When his father disappears along with several other men from their blue-collar Detroit neighborhood, sixteen-year-old Michael Smolij witnesses the effects of large-scale abandonment on the community's wives and mothers and, in the years that follow, experiences along with his friends the same restlessness that carried away their fathers. A first novel. Reprint.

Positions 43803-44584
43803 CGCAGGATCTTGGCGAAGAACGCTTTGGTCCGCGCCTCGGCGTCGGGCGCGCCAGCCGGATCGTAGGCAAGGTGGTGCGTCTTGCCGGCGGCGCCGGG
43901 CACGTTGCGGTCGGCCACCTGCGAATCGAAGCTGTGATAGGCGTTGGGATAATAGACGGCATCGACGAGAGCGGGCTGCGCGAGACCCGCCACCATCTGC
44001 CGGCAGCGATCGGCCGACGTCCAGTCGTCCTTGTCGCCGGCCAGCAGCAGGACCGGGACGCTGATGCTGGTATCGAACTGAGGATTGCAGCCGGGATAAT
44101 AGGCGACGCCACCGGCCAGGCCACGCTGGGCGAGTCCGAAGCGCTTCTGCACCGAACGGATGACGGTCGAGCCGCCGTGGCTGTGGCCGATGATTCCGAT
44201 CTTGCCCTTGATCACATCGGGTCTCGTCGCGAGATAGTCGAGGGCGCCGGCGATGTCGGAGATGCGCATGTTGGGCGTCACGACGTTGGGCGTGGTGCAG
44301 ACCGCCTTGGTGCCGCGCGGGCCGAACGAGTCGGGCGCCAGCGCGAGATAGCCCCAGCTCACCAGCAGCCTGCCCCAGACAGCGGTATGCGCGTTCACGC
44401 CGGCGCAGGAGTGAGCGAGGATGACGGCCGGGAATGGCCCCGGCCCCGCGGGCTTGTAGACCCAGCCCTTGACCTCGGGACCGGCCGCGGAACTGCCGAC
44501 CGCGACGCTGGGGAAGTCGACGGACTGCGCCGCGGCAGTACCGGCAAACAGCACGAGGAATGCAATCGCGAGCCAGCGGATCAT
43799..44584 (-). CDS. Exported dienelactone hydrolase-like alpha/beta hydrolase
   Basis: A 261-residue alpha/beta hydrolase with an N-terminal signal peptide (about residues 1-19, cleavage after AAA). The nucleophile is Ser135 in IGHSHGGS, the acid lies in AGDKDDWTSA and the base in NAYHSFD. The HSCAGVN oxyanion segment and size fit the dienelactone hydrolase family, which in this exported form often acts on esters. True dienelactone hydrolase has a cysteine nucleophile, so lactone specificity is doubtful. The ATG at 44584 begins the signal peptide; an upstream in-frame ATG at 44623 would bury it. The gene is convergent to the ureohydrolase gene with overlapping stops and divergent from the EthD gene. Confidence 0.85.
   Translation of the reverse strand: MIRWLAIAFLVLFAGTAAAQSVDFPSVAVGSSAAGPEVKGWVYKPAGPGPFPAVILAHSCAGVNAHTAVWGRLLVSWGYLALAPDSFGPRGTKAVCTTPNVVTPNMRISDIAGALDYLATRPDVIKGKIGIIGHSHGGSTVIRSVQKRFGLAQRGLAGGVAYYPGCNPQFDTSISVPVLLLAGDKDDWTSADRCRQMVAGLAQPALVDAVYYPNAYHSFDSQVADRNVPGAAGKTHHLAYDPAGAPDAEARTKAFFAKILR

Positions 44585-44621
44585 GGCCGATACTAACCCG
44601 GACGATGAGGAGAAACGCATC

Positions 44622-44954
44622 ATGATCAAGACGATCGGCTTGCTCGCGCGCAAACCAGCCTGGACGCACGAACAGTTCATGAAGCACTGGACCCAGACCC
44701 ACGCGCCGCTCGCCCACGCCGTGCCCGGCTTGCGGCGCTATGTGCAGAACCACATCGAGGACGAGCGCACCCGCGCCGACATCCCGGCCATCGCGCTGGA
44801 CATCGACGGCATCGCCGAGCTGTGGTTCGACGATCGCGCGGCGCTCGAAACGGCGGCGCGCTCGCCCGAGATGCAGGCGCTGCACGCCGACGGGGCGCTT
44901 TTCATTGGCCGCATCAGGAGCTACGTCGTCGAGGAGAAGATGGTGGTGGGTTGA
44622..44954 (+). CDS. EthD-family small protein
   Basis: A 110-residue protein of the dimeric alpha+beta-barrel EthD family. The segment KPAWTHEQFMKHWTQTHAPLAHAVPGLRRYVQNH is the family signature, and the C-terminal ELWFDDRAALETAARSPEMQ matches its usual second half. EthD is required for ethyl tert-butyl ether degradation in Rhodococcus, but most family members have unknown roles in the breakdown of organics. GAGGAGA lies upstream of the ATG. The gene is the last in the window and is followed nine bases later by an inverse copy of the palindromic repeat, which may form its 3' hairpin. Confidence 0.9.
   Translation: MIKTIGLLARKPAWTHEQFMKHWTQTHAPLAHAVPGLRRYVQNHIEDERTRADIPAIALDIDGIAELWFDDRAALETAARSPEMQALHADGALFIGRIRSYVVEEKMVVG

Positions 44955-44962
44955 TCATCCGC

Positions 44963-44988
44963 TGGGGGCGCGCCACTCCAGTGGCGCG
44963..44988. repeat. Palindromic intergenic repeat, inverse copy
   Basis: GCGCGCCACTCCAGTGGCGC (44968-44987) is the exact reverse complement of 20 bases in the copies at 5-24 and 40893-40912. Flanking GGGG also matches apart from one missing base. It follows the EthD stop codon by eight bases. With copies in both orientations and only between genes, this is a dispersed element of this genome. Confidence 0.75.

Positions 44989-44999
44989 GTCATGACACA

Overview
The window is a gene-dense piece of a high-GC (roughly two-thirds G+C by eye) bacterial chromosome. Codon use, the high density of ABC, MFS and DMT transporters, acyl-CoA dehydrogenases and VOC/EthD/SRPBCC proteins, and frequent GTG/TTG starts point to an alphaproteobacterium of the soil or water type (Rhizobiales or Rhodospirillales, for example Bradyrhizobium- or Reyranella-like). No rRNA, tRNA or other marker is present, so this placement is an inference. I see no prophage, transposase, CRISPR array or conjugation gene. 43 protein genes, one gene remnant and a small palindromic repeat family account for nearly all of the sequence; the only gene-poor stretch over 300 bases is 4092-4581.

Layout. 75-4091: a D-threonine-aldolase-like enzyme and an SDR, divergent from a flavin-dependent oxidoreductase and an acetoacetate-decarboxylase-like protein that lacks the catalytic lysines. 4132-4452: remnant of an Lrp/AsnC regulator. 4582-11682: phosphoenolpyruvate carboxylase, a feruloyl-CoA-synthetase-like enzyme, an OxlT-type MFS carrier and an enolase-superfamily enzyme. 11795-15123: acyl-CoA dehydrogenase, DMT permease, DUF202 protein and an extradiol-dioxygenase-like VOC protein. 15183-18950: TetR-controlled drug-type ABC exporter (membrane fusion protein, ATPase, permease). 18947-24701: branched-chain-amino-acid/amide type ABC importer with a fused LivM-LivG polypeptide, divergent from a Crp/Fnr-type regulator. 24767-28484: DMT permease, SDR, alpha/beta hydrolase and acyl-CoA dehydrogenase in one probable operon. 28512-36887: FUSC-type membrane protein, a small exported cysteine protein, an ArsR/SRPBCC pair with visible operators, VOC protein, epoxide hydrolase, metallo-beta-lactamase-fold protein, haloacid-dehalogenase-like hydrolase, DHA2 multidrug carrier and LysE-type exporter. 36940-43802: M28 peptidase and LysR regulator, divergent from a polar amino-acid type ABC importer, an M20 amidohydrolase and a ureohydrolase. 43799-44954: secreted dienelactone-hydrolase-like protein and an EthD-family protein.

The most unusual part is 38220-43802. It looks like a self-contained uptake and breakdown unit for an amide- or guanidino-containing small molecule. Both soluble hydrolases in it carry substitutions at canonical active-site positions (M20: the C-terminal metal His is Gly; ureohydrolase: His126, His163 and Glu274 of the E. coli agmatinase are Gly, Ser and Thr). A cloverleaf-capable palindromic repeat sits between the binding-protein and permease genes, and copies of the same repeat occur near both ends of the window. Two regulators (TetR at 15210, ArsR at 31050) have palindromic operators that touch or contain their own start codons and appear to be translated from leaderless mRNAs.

NEW YORK TIMES BESTSELLER • A worthy heir to Isak Dinesen and Beryl Markham, Alexandra Fuller shares visceral memories of her childhood in Africa, and of her headstrong, unforgettable mother. “This is not a book you read just once, but a tale of terrible beauty to get lost in over and over.”—Newsweek “By turns mischievous and openhearted, earthy and soaring . . . hair-raising, horrific, and thrilling.”—The New Yorker Though it is a diary of an unruly life in an often inhospitable place, Don’t Let’s Go to the Dogs Tonight is suffused with Fuller’s endearing ability to find laughter, even when there is little to celebrate. Fuller’s debut is unsentimental and unflinching but always captivating. In wry and sometimes hilarious prose, she stares down disaster and looks back with rage and love at the life of an extraordinary family in an extraordinary time. From 1972 to 1990, Alexandra Fuller—known to friends and family as Bobo—grew up on several farms in southern and central Africa. Her father joined up on the side of the white government in the Rhodesian civil war, and was often away fighting against the powerful black guerilla factions. Her mother, in turn, flung herself at their African life and its rugged farm work with the same passion and maniacal energy she brought to everything else. Though she loved her children, she was no hand-holder and had little tolerance for neediness. She nurtured her daughters in other ways: She taught them, by example, to be resilient and self-sufficient, to have strong wills and strong opinions, and to embrace life wholeheartedly, despite and because of difficult circumstances. And she instilled in Bobo, particularly, a love of reading and of storytelling that proved to be her salvation. Alexandra Fuller writes poignantly about a girl becoming a woman and a writer against a backdrop of unrest, not just in her country but in her home. But Don’t Let’s Go to the Dogs Tonight is more than a survivor’s story. It is the story of one woman’s unbreakable bond with a continent and the people who inhabit it, a portrait lovingly realized and deeply felt. Praise for Don’t Let’s Go to the Dogs Tonight “Riveting . . . [full of] humor and compassion.”—O: The Oprah Magazine “The incredible story of an incredible childhood.”—The Providence Journal